Ginny Joyner, of Charlotte, has taught watercolor classes with Access CVU for more than 15 years.
The program offers non-traditional education to anyone, anywhere, anytime.
Joyner teaches to bring the joy of art to those who might not normally pick up a paintbrush.
“So many adults had art experiences where they had teachers that were not positive or told them they were horrible,” she said. “My goal is to never deter anybody. I want everyone to just continue painting.”
Last spring, she was one of a few Access teachers who continued lessons, switching to online instruction, as the virus took root in the community.
“It was weird,” she said of the transition.
Joyner would pre-record herself painting and share it with the class. Then, students would log on to a live Zoom lesson to discuss their progress.
“Which was no fun because nobody was painting together anymore like we had been,” she said.
But this semester she’s making changes to become part of a vibrant new Access program in the age of COVID-19.
What is Access?
You might have received a mailing from “Access Community Education for All” at some point over the last two decades. Each year about 25 percent of Vermonters do, according Access’ former founder and director, Eddie Krasnow.
Now, newly minted leaders Laura Howard and Jennifer Morton will see the community education classes through pandemic-prompted changes.
Access is a community education program built on the principals of affordability and openness to all. It pairs teachers from a multitude of backgrounds like art, cooking and language instruction with community members for semester-long night classes in the Champlain Valley Union High School (CVU). The program was inspired by a community call for accessible, any-age education and made possible by a grant. It was founded by Krasnow in the spring of 2000.
“Many schools close up at 3:30, 4 o’clock, after the athletes leave at 5,” he said. “Public high schools, especially in Vermont, they’re our biggest asset as far as a building. Everyone owns it, so why not use it?”
Krasnow recalls Access’ first season well. He reached out to potential instructors and made a 20-course catalog. About 200 people signed up for the classes, only 10 of which ran.
Over time, the program expanded to more than 150 course offerings each semester, with about 5,000 students per year, including Vermonters and New Yorkers.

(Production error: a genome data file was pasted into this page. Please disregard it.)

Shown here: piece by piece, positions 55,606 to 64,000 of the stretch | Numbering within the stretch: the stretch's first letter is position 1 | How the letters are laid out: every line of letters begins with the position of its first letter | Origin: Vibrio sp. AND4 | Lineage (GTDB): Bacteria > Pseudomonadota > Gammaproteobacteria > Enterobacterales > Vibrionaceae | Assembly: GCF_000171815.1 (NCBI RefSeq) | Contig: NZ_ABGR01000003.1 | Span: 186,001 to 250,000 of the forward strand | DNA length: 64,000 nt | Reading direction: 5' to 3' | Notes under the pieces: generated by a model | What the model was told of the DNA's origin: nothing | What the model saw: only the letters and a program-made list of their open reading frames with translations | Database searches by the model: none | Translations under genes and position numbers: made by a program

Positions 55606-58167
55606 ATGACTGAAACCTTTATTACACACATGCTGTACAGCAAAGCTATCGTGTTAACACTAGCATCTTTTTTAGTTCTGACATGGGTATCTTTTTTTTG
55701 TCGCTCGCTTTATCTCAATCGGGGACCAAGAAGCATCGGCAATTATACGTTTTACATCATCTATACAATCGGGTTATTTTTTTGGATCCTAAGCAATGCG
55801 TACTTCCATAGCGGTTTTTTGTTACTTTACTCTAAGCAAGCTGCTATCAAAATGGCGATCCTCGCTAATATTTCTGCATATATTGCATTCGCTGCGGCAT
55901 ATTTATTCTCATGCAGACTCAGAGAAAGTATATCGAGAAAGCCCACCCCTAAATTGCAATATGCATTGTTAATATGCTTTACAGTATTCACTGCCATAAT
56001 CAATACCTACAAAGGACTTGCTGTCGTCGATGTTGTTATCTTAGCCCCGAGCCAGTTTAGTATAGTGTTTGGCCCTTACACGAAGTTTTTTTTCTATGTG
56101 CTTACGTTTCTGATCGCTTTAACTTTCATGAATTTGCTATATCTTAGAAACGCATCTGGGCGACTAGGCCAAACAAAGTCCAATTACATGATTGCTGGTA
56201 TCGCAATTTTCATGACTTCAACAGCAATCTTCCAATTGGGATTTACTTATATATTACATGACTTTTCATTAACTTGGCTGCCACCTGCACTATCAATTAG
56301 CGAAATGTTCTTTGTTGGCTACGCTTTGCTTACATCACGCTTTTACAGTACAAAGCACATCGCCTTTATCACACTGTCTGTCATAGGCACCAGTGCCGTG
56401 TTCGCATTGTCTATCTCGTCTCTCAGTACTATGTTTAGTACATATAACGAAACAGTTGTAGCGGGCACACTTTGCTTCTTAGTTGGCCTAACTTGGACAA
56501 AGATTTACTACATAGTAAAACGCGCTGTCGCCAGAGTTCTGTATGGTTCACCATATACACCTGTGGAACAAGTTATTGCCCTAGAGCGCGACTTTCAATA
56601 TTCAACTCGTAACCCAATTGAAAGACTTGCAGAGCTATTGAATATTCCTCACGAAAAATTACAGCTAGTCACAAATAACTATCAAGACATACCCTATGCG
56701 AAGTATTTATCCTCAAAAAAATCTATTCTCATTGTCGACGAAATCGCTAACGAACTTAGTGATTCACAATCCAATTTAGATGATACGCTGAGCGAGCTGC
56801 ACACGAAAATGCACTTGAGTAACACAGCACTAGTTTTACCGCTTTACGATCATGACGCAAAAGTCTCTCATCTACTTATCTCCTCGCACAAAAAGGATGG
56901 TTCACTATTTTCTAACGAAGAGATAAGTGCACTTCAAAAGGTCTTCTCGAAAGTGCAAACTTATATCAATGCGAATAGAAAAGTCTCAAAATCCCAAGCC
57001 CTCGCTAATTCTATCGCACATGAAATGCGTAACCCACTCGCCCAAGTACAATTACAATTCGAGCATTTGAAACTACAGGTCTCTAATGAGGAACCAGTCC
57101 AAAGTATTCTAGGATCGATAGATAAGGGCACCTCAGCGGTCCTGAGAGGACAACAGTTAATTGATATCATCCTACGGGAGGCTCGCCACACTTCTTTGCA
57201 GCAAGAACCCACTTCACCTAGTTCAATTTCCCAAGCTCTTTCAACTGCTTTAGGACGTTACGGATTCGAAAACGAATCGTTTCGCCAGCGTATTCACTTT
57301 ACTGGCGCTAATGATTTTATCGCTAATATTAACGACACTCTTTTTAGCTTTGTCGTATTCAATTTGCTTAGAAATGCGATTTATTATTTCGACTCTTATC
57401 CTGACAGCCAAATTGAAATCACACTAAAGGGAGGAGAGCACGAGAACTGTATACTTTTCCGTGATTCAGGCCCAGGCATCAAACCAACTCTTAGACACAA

“No door was ever locked for me and I think that was the key to success,” Krasnow said. Every member of the school from administrators to teachers to custodians generously backed the program and allowed him and instructors to use their space.
Krasnow stepped back to part time for the last several years as Howard and Morton took on larger leadership roles.
“They’re terrific,” Krasnow said. “There’s quite a bit of challenge right now but that just shows what Laura and Jen can do with an amazing challenge like COVID. I don’t see any end to the support of the district so I think it’s going to be something that lasts and keeps growing.”
In capable hands
Just after Krasnow hung up his Access leadership hat last spring, COVID-19 began to spread across the country. Howard and Morton had to act quickly to navigate community education in a time when gathering simply wasn’t safe.
“When COVID hit we weren’t sure what to do,” Howard recalled. Most of Access’ programming shut down, and the duo used the remainder of the spring and summer to prepare for teaching in a new world.
They planned to have smaller class sizes to take place within CVU.
“Then a little bit of a wrench was thrown in. The Department of Education stated that there will be no public access to educational buildings,” Howard said.
They did “the pivot” many have come to know and embrace during COVID-19 — hybridizing 150 classes in a mix of online and in-person, outdoor, classes.
“What Access offers is a connection. That’s a connection to each other, like-mindedness, a connection to learn new things,” Howard said. “Our community supports access. They’re lifelong learners and they’re always interested in meeting other lifelong learners.”
And it’s a place to form lifelong friendships, Howard said.
The duo believes that having former instructors return this semester and opening up online classes to people outside of Vermont — which could allow locals to invite their family and friends from afar to take a class with them — will help keep the spirit of connection going.
“We’re building community in different ways right now,” Morton said.
Howard believes Access students will be pleasantly surprised by how fun online classes can be.
The artist at work
This fall, Joyner said she’s learning from the teaching-in-COVID experience and changing her approach. She has been in touch with a CVU student who is helping her learn how to use different cameras and tools to offer live painting demonstrations online. This type of collaboration is a hallmark of the Access program at CVU, according to Krasnow.
And she hopes to host outdoor classes while the weather permits.
Painting can be relaxing and inspire people to “really look” at their surroundings, Joyner said.
“I just love the fact that a lot of the people I teach keep painting,” she said. “I love being able to share knowledge or tips. I get a lot out of it, it’s a very uplifting, fulfilling job.”
For more information visit cvsdvt.ce.eleyo.com.